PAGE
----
UPDATE: I have more details in today’s story.
In July the Kilton Library in West Lebanon, NH, became part of Tor, the anonymous network – indicative of how librarians have long been advocates for personal privacy. It was the first public library in the country to join Tor under the Library Freedom Project. Tor, of course, has a checkered reputation because of unsavory users but also strong advocates who say it’s useful for free speech and public protest.
The Department of Homeland Security took notice – they do not like Tor, which makes it hard for law enforcement during investigations – and eventually word got to the local police, who contacted the city manager’s office, who contacted the librarian, and then the library pulled the plug temporarily until the Board of Trustees can decide what to do.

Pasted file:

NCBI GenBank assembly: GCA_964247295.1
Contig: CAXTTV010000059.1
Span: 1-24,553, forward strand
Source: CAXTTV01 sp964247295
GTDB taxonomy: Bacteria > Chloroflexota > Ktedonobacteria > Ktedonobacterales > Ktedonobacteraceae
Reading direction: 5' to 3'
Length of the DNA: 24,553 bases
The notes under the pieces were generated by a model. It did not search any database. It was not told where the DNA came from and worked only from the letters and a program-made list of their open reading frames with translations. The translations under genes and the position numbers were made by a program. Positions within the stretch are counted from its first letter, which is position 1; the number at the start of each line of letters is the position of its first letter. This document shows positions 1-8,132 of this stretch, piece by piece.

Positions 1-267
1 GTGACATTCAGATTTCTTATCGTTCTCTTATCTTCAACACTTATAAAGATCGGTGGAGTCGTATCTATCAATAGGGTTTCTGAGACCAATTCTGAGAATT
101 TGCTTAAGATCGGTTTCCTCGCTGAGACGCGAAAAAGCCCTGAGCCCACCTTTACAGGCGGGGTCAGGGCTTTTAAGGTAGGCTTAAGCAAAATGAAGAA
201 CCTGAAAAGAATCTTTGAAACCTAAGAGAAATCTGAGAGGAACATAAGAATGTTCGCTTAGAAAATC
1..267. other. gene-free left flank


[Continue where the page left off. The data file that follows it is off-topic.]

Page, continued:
“Right now we’re on pause,” Sean Fleming, the library director of the Lebanon Public Libraries, told ProPublica in this story. “We really weren’t anticipating that there would be any controversy at all.”
The idea to install Tor services in libraries emerged from Boston librarian Alison Macrina’s Library Freedom Project, which aims to teach libraries how to “protect patrons’ rights to explore new ideas, no matter how controversial or subversive, unfettered by the pernicious effects of online surveillance.”
The Kilton Library was running a middle-level server, they didn’t have Tor installed in the public terminals.